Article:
Discussions By Condition: I cannot get a diagnosis.

Chronic Diarrhea, Joint Pain, Morocco Travel

Posted In: I cannot get a diagnosis. 1 Replies
  • Posted By: caissem
  • March 18, 2007
  • 02:15 PM

My 20 year old son travelled to Morocco 7 weeks ago and while there contracted diarrhea after drinking water and shortly thereafter started experiencing fatigue and pain in shoulder, knee, ankle and wrist joints. These symptoms continue today. He suffers from no other symptoms: no fever, no headache, no shin rashes, no abdominal pain, no weight loss (has actually gained a little)... nothing else. He has had a blood test and stool samples taken. I understand they looked for the presence of virus and bacteria. The only thing that came up abnormal was a low iron count for which he has been taking iron supplements which have greatly reduced his fatigue. His primary care doctor has referred him to a rheumatologist and infectious disease specialist. My question: Are there any disease that are a possible fit for these symptoms and if so which one(s)? Also, is there any other course of action you would recommend. BTW: He is currently studying in Paris.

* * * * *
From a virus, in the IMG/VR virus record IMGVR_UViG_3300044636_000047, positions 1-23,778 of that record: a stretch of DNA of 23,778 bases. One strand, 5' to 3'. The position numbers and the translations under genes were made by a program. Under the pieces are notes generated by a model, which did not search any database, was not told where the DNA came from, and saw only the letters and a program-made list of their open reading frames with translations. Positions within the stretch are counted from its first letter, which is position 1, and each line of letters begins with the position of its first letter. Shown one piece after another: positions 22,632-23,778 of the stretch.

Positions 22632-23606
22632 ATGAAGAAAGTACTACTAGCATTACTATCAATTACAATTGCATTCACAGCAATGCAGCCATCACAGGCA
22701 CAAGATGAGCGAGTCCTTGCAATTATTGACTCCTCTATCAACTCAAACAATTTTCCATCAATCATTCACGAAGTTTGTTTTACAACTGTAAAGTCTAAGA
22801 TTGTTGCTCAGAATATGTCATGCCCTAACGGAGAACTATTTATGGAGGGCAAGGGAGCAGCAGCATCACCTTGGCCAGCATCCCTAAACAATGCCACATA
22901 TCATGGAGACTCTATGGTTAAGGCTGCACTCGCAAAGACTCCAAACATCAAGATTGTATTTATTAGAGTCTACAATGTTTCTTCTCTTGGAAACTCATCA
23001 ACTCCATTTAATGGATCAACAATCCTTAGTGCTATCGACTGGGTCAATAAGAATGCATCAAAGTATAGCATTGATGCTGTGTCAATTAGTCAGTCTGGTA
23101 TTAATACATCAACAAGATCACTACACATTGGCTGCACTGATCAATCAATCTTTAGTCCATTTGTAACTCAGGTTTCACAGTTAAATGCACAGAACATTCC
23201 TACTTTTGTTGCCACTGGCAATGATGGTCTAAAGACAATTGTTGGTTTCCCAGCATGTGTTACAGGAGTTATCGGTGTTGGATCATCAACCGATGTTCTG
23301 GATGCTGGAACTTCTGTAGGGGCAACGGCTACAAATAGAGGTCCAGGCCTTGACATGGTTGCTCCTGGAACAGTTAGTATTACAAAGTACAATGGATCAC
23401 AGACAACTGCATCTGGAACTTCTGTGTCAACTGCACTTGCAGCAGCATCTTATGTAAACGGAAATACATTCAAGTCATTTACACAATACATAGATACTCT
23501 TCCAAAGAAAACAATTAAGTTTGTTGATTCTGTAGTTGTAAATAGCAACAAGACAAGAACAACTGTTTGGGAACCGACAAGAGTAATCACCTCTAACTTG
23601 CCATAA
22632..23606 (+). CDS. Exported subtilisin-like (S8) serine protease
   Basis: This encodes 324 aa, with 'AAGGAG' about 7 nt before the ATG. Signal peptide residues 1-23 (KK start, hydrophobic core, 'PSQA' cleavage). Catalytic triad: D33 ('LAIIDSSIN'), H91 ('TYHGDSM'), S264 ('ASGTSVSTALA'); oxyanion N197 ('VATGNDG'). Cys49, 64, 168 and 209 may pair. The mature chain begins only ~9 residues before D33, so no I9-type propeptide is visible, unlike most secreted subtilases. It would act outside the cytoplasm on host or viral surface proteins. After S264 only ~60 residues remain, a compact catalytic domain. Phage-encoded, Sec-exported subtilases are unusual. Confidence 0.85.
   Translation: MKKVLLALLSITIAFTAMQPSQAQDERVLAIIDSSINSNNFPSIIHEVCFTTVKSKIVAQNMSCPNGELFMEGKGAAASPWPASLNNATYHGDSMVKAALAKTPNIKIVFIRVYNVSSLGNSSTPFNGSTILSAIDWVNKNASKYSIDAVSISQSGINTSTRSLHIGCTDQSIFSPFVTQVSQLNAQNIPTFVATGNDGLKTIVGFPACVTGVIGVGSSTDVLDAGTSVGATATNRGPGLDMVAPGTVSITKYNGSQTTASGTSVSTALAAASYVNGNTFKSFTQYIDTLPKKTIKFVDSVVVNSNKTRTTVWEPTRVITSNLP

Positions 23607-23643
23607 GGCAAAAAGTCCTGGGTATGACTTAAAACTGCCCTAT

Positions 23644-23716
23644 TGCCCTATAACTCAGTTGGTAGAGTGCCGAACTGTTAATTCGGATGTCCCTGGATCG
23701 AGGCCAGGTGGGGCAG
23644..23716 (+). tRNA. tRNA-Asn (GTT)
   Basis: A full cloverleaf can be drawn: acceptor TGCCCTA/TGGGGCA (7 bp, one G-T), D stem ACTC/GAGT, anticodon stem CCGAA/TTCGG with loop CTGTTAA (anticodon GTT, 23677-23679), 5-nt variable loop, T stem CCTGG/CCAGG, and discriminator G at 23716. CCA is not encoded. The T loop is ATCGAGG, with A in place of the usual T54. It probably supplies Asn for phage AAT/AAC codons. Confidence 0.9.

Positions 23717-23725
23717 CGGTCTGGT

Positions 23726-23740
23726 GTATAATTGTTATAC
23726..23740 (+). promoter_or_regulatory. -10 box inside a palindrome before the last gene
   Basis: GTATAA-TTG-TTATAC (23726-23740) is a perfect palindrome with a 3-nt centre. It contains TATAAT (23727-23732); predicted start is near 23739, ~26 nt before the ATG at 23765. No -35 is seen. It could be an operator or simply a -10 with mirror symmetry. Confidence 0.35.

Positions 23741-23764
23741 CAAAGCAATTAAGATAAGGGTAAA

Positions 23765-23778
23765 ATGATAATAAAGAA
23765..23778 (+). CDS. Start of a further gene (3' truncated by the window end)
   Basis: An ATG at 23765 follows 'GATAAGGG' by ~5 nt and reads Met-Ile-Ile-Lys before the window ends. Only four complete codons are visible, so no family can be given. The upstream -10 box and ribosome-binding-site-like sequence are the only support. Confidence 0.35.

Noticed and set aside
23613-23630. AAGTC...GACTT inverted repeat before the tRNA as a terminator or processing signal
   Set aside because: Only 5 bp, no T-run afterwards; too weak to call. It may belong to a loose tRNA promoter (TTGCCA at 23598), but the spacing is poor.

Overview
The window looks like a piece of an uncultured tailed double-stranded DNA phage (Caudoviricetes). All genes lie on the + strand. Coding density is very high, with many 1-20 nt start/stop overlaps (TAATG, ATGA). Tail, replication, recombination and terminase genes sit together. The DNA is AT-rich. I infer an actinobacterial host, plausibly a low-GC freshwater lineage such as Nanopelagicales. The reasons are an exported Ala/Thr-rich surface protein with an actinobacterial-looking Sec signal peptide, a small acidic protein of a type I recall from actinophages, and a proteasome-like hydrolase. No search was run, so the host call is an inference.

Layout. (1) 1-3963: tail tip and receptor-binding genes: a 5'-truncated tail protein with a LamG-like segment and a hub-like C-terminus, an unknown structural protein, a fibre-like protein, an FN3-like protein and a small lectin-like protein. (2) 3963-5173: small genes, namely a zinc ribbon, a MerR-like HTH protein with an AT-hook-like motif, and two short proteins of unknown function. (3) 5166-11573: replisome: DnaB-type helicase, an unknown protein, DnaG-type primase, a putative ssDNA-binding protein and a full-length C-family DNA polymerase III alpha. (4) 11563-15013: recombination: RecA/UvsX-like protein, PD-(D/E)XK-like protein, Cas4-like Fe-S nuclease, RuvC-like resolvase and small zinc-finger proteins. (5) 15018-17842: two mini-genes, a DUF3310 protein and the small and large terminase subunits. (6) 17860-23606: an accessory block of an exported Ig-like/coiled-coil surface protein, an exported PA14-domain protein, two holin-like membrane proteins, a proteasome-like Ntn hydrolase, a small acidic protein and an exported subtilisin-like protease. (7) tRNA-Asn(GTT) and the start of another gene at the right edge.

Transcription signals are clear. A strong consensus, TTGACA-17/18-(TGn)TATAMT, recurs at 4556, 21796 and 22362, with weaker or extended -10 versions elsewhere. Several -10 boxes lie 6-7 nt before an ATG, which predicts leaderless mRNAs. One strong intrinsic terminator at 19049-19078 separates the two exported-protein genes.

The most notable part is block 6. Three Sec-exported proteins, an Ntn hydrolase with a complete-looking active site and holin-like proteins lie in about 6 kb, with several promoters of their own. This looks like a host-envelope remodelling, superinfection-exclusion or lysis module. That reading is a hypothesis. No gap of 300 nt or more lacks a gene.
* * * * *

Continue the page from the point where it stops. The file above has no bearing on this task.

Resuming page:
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  • I was in Morocco also, and i am with a diarrhea, some kind of infection due to water i suppose, and one of the common things in morocco is to drink orange juice, several times per day when you are hot and they sell it on the street, this iron absorption problem or iron level in your son's blood, could have origin in the orange juice, i copy pasted vitamin c side effects, so you can take a look!Possible side-effectsAs vitamin C enhances iron absorption, iron poisoning can become an issue to people with rare iron overload disorders, such as haemochromatosis. A genetic condition that results in inadequate levels of the enzyme glucose-6-phosphate dehydrogenase (G6PD), can cause sufferers to develop hemolytic anemia after ingesting specific oxidizing substances, such as very large dosages of vitamin C.In addition, large doses of vitamin C (2 grams per day, but sometimes much less) trigger oxalate formation and increase absorption of dietary oxalate, possibly causing kidney stones.During the first month of pregnancy, high doses of vitamin C may suppress the production of progesterone from the corpus luteum. Progesterone, necessary for the maintenance of a pregnancy, is produced by the corpus luteum for the first few weeks, until the placenta is developed enough to produce its own source. By blocking this function of the corpus luteum, high doses of vitamin C (1000+ mg) is theorized to induce an early miscarriage. In a group of spontaneously aborting women at the end of the first trimester, the mean values of vitamin C were significantly higher in the aborting group. However, the authors point out that this relationship may not necessarily be a causal one.
    Anonymous 42789 Replies
    • September 4, 2007
    • 10:47 AM
    • 0
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